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Friday, May 24, 2013

Maldivian Ancestry in light of Genetics

For centuries, many Maldivians have been wondering about their origins. I have taken a one step forward to explain anyone about our ancestry. In light of modern day science of population genetics, I believe we have valid answers about the ancestry of Maldivians.
Therefore let me explain little bit of population ancestry genetics  which provides a fundamental  answer to  the origin of Maldivian people. Recently there has been a research done by Leiden University  which  was published  by American Journal of Human Genetics.
Most important two things to understand with regard to population genetics is to understand what is meant by mitochondrial and y chromosome haplo groups.

What is mitochondrial DNA haplo groups or Mt DNA haplo groups?
In human genetics, a human mitochondrial DNA haplogroup is a haplogroup defined by differences in human mitochondrial DNA. Haplogroups are used to represent the major branch points on the mitochondrial phylogenetic tree. Understanding the evolutionary path of the female lineage has helped population geneticists trace the matrilineal inheritance of modern humans back to human origins in Africa and the subsequent spread across the globe.

What is Y chromosome haplo group?
Human Y chromosomes are male-specific sex chromosomes; nearly all humans that possess a Y chromosome will be morphologically male. Although Y chromosomes are situated in the cell nucleus and paired with X chromosomes, they only recombine with the X chromosome at the ends of the Y chromosome; the remaining 95% of the Y chromosome does not recombine. Therefore the Y chromosome and any mutations that arise in it are passed on from father to son in a direct male line of descent. This means the Y chromosome and mtDNA share specific properties.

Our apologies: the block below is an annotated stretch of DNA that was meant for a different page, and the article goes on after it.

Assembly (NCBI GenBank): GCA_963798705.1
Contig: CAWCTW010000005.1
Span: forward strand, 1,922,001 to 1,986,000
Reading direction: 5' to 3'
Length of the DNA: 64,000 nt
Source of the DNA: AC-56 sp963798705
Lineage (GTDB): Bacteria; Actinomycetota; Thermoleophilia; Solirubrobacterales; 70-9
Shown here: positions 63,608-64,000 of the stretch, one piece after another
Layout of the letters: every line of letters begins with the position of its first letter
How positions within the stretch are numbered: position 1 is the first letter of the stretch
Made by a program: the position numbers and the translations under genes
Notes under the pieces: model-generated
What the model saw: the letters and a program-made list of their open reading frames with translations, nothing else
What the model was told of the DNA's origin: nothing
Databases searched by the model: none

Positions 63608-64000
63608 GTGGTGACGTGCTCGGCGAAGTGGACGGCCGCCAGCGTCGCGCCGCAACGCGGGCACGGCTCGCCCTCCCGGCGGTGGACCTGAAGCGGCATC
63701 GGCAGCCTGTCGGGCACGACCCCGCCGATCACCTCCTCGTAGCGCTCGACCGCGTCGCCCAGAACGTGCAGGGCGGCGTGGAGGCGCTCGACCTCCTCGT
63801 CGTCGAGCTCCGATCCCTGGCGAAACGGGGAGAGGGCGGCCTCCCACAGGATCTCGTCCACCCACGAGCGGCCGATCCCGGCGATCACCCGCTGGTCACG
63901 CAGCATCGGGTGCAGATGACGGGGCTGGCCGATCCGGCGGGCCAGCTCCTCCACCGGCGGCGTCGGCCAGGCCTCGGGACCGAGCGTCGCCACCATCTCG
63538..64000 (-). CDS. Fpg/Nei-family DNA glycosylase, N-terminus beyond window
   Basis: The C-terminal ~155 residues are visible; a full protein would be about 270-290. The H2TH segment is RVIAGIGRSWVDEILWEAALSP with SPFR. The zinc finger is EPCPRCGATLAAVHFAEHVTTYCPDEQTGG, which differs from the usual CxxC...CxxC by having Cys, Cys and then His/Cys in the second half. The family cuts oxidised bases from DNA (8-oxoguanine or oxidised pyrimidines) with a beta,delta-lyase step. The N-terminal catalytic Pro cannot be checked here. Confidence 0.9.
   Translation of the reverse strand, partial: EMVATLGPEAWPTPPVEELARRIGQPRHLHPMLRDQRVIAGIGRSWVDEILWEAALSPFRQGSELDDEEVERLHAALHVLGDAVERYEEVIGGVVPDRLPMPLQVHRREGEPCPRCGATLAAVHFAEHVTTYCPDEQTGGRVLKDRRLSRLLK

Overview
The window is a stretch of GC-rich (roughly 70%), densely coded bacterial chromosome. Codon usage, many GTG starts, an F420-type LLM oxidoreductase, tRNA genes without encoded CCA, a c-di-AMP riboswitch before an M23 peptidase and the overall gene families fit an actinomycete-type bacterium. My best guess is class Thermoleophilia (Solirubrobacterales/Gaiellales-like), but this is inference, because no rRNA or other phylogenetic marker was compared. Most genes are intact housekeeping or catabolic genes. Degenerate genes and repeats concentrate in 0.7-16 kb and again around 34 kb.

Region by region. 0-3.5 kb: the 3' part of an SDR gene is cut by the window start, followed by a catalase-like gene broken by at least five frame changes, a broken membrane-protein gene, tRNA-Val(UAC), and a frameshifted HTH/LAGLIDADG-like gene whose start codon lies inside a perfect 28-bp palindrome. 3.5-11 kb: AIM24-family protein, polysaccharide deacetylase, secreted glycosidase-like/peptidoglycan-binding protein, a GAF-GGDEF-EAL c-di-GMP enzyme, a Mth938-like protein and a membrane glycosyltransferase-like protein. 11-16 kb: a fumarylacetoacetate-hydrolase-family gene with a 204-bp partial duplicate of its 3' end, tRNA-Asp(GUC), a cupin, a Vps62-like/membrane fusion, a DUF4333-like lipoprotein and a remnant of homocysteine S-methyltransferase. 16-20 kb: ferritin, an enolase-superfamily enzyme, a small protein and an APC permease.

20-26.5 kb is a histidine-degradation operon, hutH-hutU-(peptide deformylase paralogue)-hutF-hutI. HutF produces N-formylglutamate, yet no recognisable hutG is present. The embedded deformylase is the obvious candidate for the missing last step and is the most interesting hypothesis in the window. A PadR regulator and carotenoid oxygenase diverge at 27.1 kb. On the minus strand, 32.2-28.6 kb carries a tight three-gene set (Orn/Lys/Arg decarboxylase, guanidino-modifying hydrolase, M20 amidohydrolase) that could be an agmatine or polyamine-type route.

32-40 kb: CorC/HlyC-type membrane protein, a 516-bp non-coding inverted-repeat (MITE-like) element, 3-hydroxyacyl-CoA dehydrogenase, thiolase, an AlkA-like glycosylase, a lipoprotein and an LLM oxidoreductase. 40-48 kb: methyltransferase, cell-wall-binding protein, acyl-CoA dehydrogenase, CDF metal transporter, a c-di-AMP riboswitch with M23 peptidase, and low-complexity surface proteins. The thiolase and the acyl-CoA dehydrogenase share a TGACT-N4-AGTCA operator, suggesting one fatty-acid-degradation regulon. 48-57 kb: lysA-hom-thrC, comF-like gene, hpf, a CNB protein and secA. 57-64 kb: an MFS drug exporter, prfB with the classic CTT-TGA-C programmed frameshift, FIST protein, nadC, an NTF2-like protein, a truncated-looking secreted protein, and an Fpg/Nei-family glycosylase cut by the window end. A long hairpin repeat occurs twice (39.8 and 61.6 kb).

So lets look at Y-DNA Haplo groups of Maldives

Source: From support information data, Human Genetic Origin and Population structure in the Maldives, Leiden University Medical Center, Postzone S5, 2300 RC Leiden, The Netherlands.
So from where did these groups come to Maldives?
J2 From Arabia (we are 22%  Mesopotamian)
L North India or Pakistan (13% North Indians)
H  South Indian Tamil,(15% Tamils or Dravidians)
R2a South Asia ( 12% south Asians , found in equal frequencies both in south and north India)

R1a1a – We are 25% Indo Europeans. The most dominant haplo group.
Indo Aryan specific haplo group which introduced  Indo Aryan language of Dhivehi into Maldives. Now here I don’t have any question about our ancestry.

M20: 13 % of Maldivians got this Y-Chromosome haplo group and obviously from the map below shows us where could it had possibly come to Maldives.

The highest percentage of haplogroup L is found among the Kalasha people in Northern Pakistan, which is still only 23%. Next goes Pakistan and North Western India where the percentage is only about 7-10% (for some reason chechens in Northern Caucasus have about 10% of that haplogroup too). The whole area where haplogroup L is somewhat significant correlates with the extent of the Harappa Civilization (Indus Valley Civilization).

 L haplo Group Distribution Map(Source:Wikipedia)

Here is a Kalasha girl from Pakistan (Maybe L  haplo group). She looks pretty Maldivian

Kerela girl having L haplo group.

J2 haplo group (J-1729) which is 20 % of Maldivian population.
Its origin is in central Asia. It is believed that J2 came to Maldives from Arabia but J2 presents in South Asia.
Due to Islamification of Maldives in 12 th century, J2 haplo group took a firm ground among the population of Maldives. So we are part Pagans or we are part south Asians?


(H1) haplo group (M52).
This haplo group is south Indian specific haplo group which  presents in Maldives  less than 10% however in Addu it has prevalence of about 15% and in Fuvah Mulah about 12%. This haplo group implies that strong presence of Tamil and Malayalam sbustrum in the population of Maldives. M69 is also found significantly in European Roma people or gypsies. Our genetic relationship with out-casted and persecuted Roma people of Romania is evident here.